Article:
Starting this weekend at the Tiff Bell Lightbox is the new retrospective on the films of Hollywood icon Bette Davis entitled The Hard Way: The Films of Bette Davis. The retrospective covers the entire gamut of Davis’ career and runs until Sunday December 8th.
This weekend featured some of the earlier films from the Davis cannon with Of Human Bondage, The Letter and the scathing behind the scenes Broadway drama that earned Davis Best Actress honors at the Cannes Film Festival in 1951, All About Eve. All About Eve is one of the career defining roles for Bette Davis, she carries the role of Margo Channing of with ease and responds to the manipulations and Anne Baxter’s conniving Eve Harrington aplomb. (more…)
Grace (Brie Larson), a young supervising staff member of a foster care facility, looks after troubled teens and reckons with her own past alongside her co-worker and long-time boyfriend, Mason (John Gallagher Jr.). But when a young girl named Jayden (Kaitlyn Dever) is admitted Grace’s past comes rushing back on her like a tidal wave. Now Grace must find a way to reach out for help, the same way she instructs her charges, in order not to drown in a despair all her own.
There has been much said about the star-making and mesmerizing performance from Larson in Short Term 12, and all of it is very well deserved indeed as her performance is stunning, but not as much has been touted about her counterpart Gallagher Jr. Just as impressive as Larson is Gallagher Jr’s understated and brilliant turn as Grace’s long suffering and devoted boyfriend Mason. The patience and understanding Mason shows even in the midst of Grace pushing him away as hard as she can is earnest and inspiring and Gallager Jr is fantastic in role. The rest of the supporting cast is strong as well, the casting is perfect here as all of them are playing to their strengths, as Stephanie Beatriz from Brooklyn Nine-Nine plays the stoic and strong Jessica and Rami Malek (the Mummy from Night at the Museum) is the doe eyed newbie Nate that sticks out like a sore thumb. Even the kids in the home put in some solid work with Keith Stanfield as Marcus becoming a real standout.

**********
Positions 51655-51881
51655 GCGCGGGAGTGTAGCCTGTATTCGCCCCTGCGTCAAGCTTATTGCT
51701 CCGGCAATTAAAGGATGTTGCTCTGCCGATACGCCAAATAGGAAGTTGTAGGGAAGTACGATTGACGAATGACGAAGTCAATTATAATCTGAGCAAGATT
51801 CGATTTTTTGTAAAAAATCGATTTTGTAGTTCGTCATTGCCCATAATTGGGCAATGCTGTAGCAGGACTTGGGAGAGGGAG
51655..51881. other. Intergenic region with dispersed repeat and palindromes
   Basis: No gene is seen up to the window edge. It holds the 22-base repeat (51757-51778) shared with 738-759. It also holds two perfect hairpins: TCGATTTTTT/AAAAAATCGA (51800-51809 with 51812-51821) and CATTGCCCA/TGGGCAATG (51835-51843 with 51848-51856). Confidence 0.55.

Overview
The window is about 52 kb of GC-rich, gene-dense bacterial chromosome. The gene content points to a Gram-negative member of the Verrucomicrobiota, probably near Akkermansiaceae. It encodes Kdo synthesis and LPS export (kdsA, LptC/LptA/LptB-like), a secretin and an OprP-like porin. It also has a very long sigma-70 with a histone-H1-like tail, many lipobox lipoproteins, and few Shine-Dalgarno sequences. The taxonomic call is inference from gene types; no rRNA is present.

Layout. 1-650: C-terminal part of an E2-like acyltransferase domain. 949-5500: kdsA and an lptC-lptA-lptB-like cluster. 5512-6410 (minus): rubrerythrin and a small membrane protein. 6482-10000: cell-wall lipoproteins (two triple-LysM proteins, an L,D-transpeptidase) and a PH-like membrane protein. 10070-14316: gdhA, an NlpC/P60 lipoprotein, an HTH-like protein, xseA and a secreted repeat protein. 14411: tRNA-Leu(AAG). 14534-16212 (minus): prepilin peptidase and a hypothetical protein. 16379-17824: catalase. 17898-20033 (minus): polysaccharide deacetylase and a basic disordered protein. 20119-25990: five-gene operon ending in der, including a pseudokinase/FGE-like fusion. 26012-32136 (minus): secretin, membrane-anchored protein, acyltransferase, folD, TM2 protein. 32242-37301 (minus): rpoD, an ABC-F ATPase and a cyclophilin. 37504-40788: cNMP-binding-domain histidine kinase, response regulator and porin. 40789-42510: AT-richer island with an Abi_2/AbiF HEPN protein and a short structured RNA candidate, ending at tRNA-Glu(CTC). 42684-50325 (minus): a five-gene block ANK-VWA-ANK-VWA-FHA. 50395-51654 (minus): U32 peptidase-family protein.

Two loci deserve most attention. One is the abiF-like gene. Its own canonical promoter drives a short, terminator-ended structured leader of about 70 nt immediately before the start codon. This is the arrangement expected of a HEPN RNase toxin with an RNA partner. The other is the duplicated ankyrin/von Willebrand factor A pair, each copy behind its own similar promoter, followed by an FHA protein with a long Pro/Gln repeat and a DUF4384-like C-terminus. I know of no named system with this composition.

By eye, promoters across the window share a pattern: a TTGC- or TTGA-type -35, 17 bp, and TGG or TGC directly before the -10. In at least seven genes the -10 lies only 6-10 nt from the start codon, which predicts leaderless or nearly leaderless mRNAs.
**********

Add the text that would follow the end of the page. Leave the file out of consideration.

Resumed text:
Marvel’s “Thor: The Dark World” continues the big-screen adventures of Thor (Chris Hemsworth) as he battles to save Earth and all the Nine Realms from a shadowy enemy that predates the universe itself. In the aftermath of “Thor” and “Marvel’s The Avengers,” Thor fights to restore order across the cosmos. But an ancient race, the Dark Elves, led by the vengeful Malekith (Christopher Eccleston) returns to plunge the universe back into darkness. To defeat an enemy that even Odin (Anthony Hopkins) and Asgard cannot withstand, Thor sets upon his most dangerous and personal journey yet, forced into an alliance with his treacherous brother Loki (Tom Hiddleston) to save not only his people and those he loves, but our universe itself.
Rendezvous with Madness Film Festival started in 1993, and has evolved and grown into one of the world’s leading festivals showcasing edgy, thought-provoking films, video, media installations, symposiums and panel discussions on Canadian and international perspectives of mental illness and addiction.
ORIGINALLY PUBLISHED ON DORK SHELF